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Crawling With Trouble

Harvesting wild dewberries takes patience, will—and an armory

Illustration by Chanelle Nibbelink

Dewberries grow wild in the scrub brush country of South Texas, and as a child I would pick them with my grandparents. Most of what we picked we ate immediately, but often we would collect enough for my grandmother to bake a cobbler that she served warm, topped with vanilla ice cream—South Texas springtime perfection.

Over the years, I have found very few locations where wild dewberries grow, and they tend to be hard to access. When I do find berries to pick, I am careful to outfit myself properly.

Usually I pick them as they trail along the ground or climb among taller pasture weeds. I have to get on my hands and knees, sometimes even lying on the ground to pick them. Mind you, dewberry vines are covered in thousands of short, sharp thorns, so I wear thick leather gloves. However, you cannot pick delicate berries with rigid gloved hands, so I cut off the glove tips of my thumb and index finger on my right hand.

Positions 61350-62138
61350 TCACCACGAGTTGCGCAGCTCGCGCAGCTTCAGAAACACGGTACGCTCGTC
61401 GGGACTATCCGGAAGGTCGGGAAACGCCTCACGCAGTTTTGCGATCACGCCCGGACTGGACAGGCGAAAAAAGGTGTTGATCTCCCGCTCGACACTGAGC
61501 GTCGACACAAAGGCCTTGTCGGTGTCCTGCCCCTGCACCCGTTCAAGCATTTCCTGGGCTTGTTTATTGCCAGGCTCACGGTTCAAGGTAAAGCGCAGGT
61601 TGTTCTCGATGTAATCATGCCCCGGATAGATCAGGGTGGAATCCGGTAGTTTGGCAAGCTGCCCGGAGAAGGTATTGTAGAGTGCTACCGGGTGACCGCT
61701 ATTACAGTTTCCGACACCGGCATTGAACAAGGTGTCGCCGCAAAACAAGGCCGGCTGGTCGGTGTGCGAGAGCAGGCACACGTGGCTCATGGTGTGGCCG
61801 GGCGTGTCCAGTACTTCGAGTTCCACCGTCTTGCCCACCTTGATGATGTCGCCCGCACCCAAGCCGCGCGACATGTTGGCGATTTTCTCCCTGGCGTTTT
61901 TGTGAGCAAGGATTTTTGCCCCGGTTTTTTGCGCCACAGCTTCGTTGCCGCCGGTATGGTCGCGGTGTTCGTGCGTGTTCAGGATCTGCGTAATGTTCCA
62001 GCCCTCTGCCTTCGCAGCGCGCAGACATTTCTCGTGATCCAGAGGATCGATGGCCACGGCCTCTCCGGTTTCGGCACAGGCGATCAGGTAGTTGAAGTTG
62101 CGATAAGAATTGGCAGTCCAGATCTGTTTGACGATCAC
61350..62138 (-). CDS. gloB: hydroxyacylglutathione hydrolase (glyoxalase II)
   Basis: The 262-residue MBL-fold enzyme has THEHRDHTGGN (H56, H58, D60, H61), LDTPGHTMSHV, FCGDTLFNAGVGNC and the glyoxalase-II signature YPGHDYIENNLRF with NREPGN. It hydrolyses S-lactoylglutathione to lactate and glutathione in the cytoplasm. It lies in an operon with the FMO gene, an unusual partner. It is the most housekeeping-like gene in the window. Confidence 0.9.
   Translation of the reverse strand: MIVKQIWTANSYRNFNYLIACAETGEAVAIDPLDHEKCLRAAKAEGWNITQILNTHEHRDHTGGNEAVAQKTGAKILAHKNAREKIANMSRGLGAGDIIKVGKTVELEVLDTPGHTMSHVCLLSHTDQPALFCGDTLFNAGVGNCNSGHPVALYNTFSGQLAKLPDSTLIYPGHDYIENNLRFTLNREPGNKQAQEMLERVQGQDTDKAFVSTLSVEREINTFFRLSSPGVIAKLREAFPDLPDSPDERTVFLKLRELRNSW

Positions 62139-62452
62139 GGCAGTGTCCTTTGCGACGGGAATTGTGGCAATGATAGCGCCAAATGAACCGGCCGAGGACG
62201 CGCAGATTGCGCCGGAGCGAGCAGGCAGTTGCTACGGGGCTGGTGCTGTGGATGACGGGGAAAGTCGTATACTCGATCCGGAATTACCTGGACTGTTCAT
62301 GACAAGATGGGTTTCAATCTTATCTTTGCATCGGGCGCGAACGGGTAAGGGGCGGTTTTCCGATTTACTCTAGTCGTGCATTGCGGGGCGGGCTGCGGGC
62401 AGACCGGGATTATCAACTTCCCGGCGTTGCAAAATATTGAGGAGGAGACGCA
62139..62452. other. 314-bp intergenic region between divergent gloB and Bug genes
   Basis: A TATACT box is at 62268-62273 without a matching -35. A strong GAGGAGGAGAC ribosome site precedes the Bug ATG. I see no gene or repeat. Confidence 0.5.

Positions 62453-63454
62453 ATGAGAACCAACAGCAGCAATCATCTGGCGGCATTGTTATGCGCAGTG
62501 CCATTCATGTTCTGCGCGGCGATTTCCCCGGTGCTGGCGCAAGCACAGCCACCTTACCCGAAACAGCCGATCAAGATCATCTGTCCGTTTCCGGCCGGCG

Since I’ll be kneeling or lying in the pasture, I also wear thick long-sleeved shirts and heavy long pants, which are quite uncomfortable in the May heat and humidity.

I’ve discovered that these berry vines love the same environment as poison ivy, and often the two plants intermingle. Since I’m focused on berries, I sometimes miss the signature three leaves of poison ivy until I am neck deep. Thus, I keep a trash bag in my supplies so I can change out of and isolate exposed clothes.

Another hazard lurking in the berry patch is the diamondback rattlesnake. The warm spring days are a holiday for them, and a step in any direction is a leap of faith. So before plopping down in the bushes, I probe with a walking stick and listen for the warning rattle.

I have been chased from a berry patch by wild hogs more than once. That’s why I keep a pistol on me, though I’ve never had to use it.

If it’s been a wet spring, you can expect good berries but also lots of mosquitoes. Ticks and chiggers are also common pests, so I apply a high-grade bug repellant. I am fair skinned, too, so I wear a large hat and sunscreen to guard against the sun.

I often wonder why no one in my family enjoys the berry picking as much as I do. Oh, they eat them, but they have quit coming with me on the harvest adventure. Once I even offered to get my 15-year-old son out of school early to tag along with me, but he said he had homework. Odd for a Friday.

Colorful folk art style illustration with woman facing thorny vines that form a maze

Chanelle Nibbelink